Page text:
10 Methodology Survey of Inmates in Local Jails The 1996 Survey of Inmates in Local Jails was conducted from October 1995 through March 1996 in personal interviews with 6,133 inmates. Similar surveys of jail inmates were conducted in 1972, 1978, 1983, and The sample for the 1996 survey design was a stratified two-stage selection from a universe of 3,328 jails. In the first stage, six separate strata were formed based on the size of the male and female populations. In two strata all jails were selected those jails housing only females and those with more than 1,000 males or more than 50 females or both. In the remaining four strata, each jail within a stratum had an equal probability of selection in the sample. Overall, 462 jails were selected. Interviews were conducted in 431 jails; 19 refused, 8 were closed, and 4 were on the universe list in error. In the second sampling stage, interviewers visited each selected facility and systematically selected a sample of male and female inmates using predetermined procedures. Approximately 1 in every 100 males were selected in 4 strata, and 1 in 83 in the male stratum. Depending on the stratum, 1 in 50, 25, 24, or 21 females were selected. Estimates from the 1996 Survey of Inmates in Local Jails are affected by sampling and measurement errors. Sampling error may occur by chance because a sample rather than a complete enumeration of the population was conducted. Measurement error can be attributed to nonresponse, differences in the interpretation of questions among inmates, recall difficulties, and processing errors. In any survey the full extent of the measurement error is never known. Estimates of the standard errors for jail inmates identified as drug-involved have been calculated for the 1996 survey of jail inmates (see appendix tables 1 and 2). These standard errors may be used to construct confidence intervals around percentages. For example, the 95% confidence interval around the percentage of convicted jail inmates who had active involvement with drugs is approximately 65.5% plus or minus 1.96 times 0.90% (or 63.7% to 67.3%). Drug-involved in past Actively drug-involved* *Convicted inmates only. Percent of jail inmates Standard error 0.68% 0.90 Appendix table 2. Standard errors for selected characteristics of druginvolved jail inmates, 1996 Selected characteristics Male/female Race/Hispanic origin White non-hispanic Black non-hispanic Hispanic Other Standard errors for estimated percentages Active drug involvement Other 0.47% 1.56% % 2.02% Appendix table 1. Standard error estimation for measures of drug involvement of jail inmates, 1996 Current drug offense Possession Trafficking Prior drug offense Prior drug use Ever used drugs Ever used regularly Intravenous drug use Used in the month before Used at the time of the offense Committed offense to get money for drugs Not applicable. Standard errors for estimated percentages All jail inmates Convicted Unconvicted 0.54% % 0.59% % % 0.71% % 0.86% % 1.06% Age 17 or younger or older Status at arrest None On parole On probation Pretrial Bail/bond Escape Criminal history None Priors Violent recidivists Drug recidivists only Number of prior sentences to probation or incarceration or more Not applicable. 0.30% % % % % % % % Drug Use, Testing, and Treatment in Jails

11 These standard errors may also be used to test the statistical significance of the difference between two sample statistics by pooling the standard errors of the two sample estimates. For example, the standard error of the difference between actively druginvolved inmates on criminal justice status and other inmates would be 1.90% (or the square root of the sum of the squared standard errors for each group). The difference would be 1.96 times 1.90 (or 3.72%). Since the observed difference of 13.7% (71.8 minus 58.1%) is greater than 3.72%, the difference would be considered statistically significant. Annual Survey of Jails (ASJ) Since 1982 the Annual Survey of Jails has provided baseline data to estimate characteristics of the Nation's jails and jail inmates. The reference date for the 1998 survey was June 30. A representative sample of jails was based on information from the 1993 Census of jails. The sample included jails in 795 jail jurisdictions and 25 multi-jurisdiction jails. A jurisdiction is a county (parish in Louisiana) or municipal government that administers one or more local jails. A multi-jurisdiction jail is one in which two or more jurisdictions have a formal agreement to operate the facility. All of the multi-jurisdiction jails were included in the survey. The remaining jurisdictions were stratified into two groups: jurisdictions with jails authorized to hold juveniles and jurisdictions with jails holding adults only. All jails in 204 jurisdictions were included in the survey if in 1993 the jurisdiction held juveniles and had an average daily population of 250 or more inmates, or if it held only adults and had an average daily population of 500 or more. The other jurisdictions (591) were selected based on stratified probability sampling. The average daily population is the sum of the number of inmates in jail each day for a year, divided by the number of days in the year. Data were obtained by mailed questionnaires. After followup telephone calls to nonrespondents, the response rate for the survey was 100%. Estimates based on data from the Annual Survey of Jails have associated sampling errors. The estimated relative sampling error for the number of jurisdictions that had a policy to test inmates on June 30, 1998, was 2.23% and for staff 2.22% (see appendix table 3). Appendix table 3. Standard error estimation for measures of drug testing and treatment in jail jurisdictions, 1998 Size of jurisdiction Percent of jurisdictions testing Inmates Staff Standard errors for estimated percentages Method of testing inmates Random On indication of use All at admission Random Method of testing staff On indication All at least of use once a year 2.23% 2.22% 1.73% 2.07% 0.44% 2.85% 2.88% 1.90% Fewer than 50 inmates 1,000 or more 3.69% % % % % % % % Drug Use, Testing, and Treatment in Jails 11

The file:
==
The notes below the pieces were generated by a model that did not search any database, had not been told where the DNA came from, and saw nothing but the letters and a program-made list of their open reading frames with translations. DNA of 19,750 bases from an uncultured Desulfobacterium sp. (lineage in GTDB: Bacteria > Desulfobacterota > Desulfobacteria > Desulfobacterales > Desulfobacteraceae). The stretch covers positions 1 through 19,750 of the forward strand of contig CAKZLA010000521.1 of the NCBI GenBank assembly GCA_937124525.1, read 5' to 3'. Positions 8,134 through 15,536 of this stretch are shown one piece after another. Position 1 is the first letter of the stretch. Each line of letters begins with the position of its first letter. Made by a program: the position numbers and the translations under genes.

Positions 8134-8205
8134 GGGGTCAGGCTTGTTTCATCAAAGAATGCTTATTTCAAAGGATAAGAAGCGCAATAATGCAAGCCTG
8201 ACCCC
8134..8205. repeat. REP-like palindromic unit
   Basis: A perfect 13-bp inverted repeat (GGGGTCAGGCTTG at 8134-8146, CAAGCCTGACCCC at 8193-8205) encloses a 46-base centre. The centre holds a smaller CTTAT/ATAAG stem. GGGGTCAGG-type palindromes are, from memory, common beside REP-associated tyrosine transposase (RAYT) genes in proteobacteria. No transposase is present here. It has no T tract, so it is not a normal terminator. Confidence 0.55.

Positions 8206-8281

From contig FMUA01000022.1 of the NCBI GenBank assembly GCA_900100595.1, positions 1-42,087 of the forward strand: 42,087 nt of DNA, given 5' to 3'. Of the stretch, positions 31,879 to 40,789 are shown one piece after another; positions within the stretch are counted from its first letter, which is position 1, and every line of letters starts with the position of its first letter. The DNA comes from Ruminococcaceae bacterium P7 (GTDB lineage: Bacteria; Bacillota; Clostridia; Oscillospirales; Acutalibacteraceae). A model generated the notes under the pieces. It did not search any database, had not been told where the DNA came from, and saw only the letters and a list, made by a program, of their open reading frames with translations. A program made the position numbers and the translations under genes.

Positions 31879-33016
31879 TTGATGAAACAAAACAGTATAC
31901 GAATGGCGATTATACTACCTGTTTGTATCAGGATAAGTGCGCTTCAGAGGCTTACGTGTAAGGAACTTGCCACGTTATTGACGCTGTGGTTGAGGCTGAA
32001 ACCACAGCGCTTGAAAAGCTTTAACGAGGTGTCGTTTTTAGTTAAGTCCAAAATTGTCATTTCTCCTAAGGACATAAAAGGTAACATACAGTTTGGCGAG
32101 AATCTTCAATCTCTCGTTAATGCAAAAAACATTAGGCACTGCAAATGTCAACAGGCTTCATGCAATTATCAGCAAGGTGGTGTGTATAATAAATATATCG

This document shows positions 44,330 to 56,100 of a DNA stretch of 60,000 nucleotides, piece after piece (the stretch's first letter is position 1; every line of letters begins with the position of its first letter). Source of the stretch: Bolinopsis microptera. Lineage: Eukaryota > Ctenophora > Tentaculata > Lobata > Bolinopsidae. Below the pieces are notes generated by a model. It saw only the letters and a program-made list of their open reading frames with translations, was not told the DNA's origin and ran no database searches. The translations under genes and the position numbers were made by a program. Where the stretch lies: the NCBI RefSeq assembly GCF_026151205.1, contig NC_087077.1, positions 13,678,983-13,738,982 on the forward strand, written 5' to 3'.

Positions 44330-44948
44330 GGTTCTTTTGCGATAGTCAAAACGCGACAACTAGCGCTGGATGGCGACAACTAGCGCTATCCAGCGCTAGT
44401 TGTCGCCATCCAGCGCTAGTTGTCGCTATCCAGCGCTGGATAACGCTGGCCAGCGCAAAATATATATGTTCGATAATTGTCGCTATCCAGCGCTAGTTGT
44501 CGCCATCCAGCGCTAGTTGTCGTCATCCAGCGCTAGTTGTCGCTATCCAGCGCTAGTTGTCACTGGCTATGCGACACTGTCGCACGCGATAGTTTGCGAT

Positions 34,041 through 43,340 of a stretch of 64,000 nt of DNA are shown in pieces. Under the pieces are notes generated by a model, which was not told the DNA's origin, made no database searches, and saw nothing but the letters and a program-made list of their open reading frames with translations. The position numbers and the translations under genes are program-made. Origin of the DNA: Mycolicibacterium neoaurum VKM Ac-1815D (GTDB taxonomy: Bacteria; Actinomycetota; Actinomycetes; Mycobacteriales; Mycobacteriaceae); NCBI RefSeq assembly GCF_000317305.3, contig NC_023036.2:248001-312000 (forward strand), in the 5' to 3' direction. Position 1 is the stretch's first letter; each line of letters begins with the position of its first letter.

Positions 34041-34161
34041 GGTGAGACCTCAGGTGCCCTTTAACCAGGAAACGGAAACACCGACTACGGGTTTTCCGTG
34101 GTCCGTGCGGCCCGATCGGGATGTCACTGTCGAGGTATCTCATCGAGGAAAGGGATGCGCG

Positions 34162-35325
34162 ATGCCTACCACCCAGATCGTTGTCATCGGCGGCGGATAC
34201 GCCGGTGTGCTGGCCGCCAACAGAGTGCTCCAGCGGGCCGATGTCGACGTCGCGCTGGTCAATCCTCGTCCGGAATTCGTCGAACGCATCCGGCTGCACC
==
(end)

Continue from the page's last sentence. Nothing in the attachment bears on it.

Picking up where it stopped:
12 The Bureau of Justice Statistics is the statistical agency of the U.S. Department of Justice. Jan M. Chaiken, Ph.D., is director. BJS Special Reports address a specific topic in depth from one or more datasets that cover many topics. This Special Report presents the findings from 1998 Annual Survey of Jails with a special addendum on drug testing and treatment. Doris James Wilson wrote this report under the supervision of Allen J. Beck. Paula M. Ditton provided statistical review. Tom Hester edited the report. Jayne Robinson administered final production. Data collection and processing for the Annual Survey of Jails were carried out by Lisa McNelis, with assistance from Henrietta Herrin, Martha Greene, and Duane Cavenaugh, under the supervision of Stephanie Brown, Governments Division, U.S. Census Bureau. May 2000, NCJ The primary sources of data for tables presented in this report are the Annual Survey of Jails, 1998, and the Survey of Inmates in Local Jails, Data can be obtained from the archive through or NACJD/home.html The archive may also be accessed through the BJS website, where the report, data, and supporting documentation are available: U.S. Department of Justice Office of Justice Programs Bureau of Justice Statistics Washington, DC PRESORTED STANDARD MAIL POSTAGE & FEES PAID DOJ/BJS Permit No. G-91 Official Business Penalty for Private Use $ Drug Use, Testing, and Treatment in Jails